Case 1: Diagnostic Evaluation of Chest Pain
A 65-year-old man presented to the emergency department with a complaint of left-sided chest pain radiating to his left arm. There were no alleviating factors. His past medical history included hypertension, uncontrolled diabetes mellitus, and hyperlipidemia. He denied any toxic habits. His baseline exercise tolerance is 2 city blocks limited by fatigue. Upon presentation, vital signs were stable and the physical examination was unremarkable. The chest pain was partially relieved by sublingual nitroglycerin. The 12-lead ECG showed nonspecific T-wave inversions in the inferolateral leads. He was administered aspirin, and the chest pain resolved shortly thereafter. Subsequently, he was admitted to the telemetry floor for further evaluation and observation. His serial cardiac biomarkers were negative. He did not have any recurrent chest pain and remained hemodynamically stable throughout the hospital stay. How would you manage this case?
In this clinical scenario, the patient does not fit the complete picture of anginal symptoms. However, the key here is the presence of risk factors and subtle 12-lead ECG changes, which place him at an elevated risk for coronary artery disease. He can be further evaluated by stress testing for risk stratification.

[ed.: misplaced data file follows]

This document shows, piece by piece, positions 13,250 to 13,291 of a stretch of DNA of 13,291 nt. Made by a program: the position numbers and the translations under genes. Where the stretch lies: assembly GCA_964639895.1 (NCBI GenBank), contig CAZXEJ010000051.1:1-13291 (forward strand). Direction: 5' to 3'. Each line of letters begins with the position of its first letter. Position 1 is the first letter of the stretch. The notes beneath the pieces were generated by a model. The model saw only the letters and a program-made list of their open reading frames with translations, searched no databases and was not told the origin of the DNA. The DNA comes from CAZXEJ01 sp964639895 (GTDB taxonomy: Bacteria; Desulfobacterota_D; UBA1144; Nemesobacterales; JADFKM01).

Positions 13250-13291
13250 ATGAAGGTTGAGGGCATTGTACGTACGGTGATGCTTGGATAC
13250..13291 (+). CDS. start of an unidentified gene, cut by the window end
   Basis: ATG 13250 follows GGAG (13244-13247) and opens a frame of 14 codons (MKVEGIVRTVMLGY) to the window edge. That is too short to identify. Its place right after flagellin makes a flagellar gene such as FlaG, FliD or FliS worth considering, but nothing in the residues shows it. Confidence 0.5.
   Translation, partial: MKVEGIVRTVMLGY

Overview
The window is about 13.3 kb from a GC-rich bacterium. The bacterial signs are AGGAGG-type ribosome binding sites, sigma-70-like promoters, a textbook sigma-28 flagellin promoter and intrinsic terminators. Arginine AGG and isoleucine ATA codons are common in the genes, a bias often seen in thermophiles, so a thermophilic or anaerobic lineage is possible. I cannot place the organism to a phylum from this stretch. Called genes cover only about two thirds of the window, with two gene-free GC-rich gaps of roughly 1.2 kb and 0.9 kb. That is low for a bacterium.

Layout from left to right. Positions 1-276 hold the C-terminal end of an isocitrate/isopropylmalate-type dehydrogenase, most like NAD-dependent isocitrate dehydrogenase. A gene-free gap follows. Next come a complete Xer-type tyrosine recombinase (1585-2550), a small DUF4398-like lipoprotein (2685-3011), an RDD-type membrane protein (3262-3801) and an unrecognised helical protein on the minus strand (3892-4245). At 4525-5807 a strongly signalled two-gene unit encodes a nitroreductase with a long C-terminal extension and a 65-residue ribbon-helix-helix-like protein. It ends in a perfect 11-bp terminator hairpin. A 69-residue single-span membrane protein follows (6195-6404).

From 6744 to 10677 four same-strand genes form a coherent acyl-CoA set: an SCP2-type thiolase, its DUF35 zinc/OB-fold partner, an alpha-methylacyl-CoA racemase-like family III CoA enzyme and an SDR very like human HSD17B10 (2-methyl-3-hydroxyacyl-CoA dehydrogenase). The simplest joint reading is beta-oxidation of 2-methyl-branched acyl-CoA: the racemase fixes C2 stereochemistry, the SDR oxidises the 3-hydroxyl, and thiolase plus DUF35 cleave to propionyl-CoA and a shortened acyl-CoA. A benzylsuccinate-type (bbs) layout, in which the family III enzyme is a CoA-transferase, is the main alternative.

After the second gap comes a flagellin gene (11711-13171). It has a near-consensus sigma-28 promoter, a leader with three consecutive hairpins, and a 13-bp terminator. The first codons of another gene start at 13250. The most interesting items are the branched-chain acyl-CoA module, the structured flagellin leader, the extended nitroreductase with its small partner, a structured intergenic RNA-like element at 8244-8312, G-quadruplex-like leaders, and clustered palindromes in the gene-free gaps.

Angina consists of retrosternal chest pain increased by activity or emotional stress and generally relieved by rest or administration of nitroglycerin. The evaluation of chest pain begins with a thorough history and physical examination to delineate the etiology. The list of differential diagnoses is vast, and a detailed review of systems about pertinent diagnoses can narrow down the list. The presence of comorbid conditions and risk factors might hint toward a diagnosis of coronary artery disease. Both serial 12-lead ECG and highly sensitive cardiac troponin T testing should be performed before excluding ongoing ischemic coronary artery disease. Prior to stress testing, the patient should be chest pain free for 24 hours, without dynamic 12-lead ECG changes, and the highly sensitive cardiac troponin T level should be negative or trending downward.
The differential diagnosis of chest pain includes the following:
Chest pain should be classified as anginal or nonanginal based on the history.
Anginal symptoms can be considered in the setting of risk factors and should be evaluated by an appropriate stress modality if the symptoms are vague.
Serial 12-lead ECG and highly sensitive cardiac troponin T should be performed to exclude ongoing ischemic coronary artery disease before stress testing is performed.
Case 2: Diagnosis of Acute Coronary Syndrome
A 56-year-old obese man presented to the emergency department with a complaint of central chest pain awakening him from sleep. He has a past medical history of hypertension and bronchial asthma. In ...